Benita chronicles a lot of the history, naturally from her perspective, of the work of the Parent Commission in its battle against mayoral control. If there are other points of view out there, share them in the comments section.
I have comments myself, especially on the role of the UFT, but don't want to clutter this post up too much. Just check the original organizing parent post for the section on how the UFT sold out the St. Vartas event. That event and its aftermath and the number of community groups that jumped in with the UFT instead of staying the course and following through with the May 1 rally set back the opportunity to build a mass movement that could have grown over the past two and a half years. I still believe that if that hadn't happened, the recent battles to kill mayoral control might not have ended the way they did. But the UFT and Tweed accomplished what they wanted: to split people apart and sow a level of mistrust. The Parent Commission to its credit was a regeneration of some of those activists but was not out to build a movement.
Benita leaves us with hope in her finale. It is worth sharing before you even read the entire essay:
...we really need to work differently from now on, better respecting varying approaches to skinning the fat cats, trusting enough to strategize TOGETHER from every angle-- in order to mobilize more people and make the kind of history that public education in this city, deserves. If we succeed in working differently-- but all together as public education activists and parents of all colors and incomes, I have faith that we can actually spark the fire of change in education policy our city needs. When that happens in the big Apple, I also believe all America will take a bite
That so many sharp, intuitive and active parents pushed back against the power of the massive BloomKlein machine, should be noted as a sign of the major failures of the education deform attempt to control the nations' schools. May they multiply exponentially. GEM and ICE are looking forward to working with them with open arms.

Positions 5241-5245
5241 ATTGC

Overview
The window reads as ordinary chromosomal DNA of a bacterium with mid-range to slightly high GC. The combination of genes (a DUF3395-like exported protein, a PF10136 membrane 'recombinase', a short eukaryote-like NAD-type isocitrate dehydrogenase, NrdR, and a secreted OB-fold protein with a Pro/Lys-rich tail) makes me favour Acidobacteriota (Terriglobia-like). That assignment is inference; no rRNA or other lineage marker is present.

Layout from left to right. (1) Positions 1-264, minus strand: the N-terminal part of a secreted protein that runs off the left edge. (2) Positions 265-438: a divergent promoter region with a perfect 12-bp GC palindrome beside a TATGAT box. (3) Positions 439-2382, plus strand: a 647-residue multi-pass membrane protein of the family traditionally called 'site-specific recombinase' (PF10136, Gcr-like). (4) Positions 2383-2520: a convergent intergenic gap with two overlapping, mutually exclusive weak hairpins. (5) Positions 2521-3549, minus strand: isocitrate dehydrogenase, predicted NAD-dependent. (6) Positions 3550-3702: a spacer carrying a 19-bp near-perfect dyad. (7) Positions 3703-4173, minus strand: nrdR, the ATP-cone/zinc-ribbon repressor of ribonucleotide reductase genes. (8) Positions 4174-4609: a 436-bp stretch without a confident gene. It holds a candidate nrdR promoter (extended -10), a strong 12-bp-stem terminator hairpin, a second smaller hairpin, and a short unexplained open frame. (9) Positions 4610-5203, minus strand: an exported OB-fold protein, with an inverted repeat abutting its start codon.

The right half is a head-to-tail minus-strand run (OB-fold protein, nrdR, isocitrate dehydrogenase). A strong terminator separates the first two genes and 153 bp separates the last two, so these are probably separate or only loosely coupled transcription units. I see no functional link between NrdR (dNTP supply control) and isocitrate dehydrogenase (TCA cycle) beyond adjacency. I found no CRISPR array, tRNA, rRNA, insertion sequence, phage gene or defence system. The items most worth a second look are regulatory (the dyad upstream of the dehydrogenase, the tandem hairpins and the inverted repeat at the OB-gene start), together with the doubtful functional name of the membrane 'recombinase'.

Dear Norm and Sean,
We researched other systems of education and heard from panels of education experts working in a variety of fields, both in and out of NYC. Through these learning forums and by parent committees doing vast amounts of research, we all came to understand that historically, NYC's mayors have always controlled education in some form, simply because they control the budget and allocate the dollars. We discussed and debated the novel concept of having a "partnership" with the mayor rather than giving in to any idea about continued control. We realized that the very word "control" was problematic, and all the more fueled by what Bloomberg/Klein had done with it.
The Parent Commission's Report, recommendations for a completely NEW system, and lobbying efforts spanned a little more than a year of some very hard work. The legislative bill that was drafted by the PC, and sponsored by Senator Shirley Huntley, was written from our recommendations. It very specifically called for an END to mayoral control. The passage of this original bill would have replaced the governance system of "control" with one that recognized and respected all parents as real partners (and that hateful buzz term "stakeholders") in the public educations of our own children.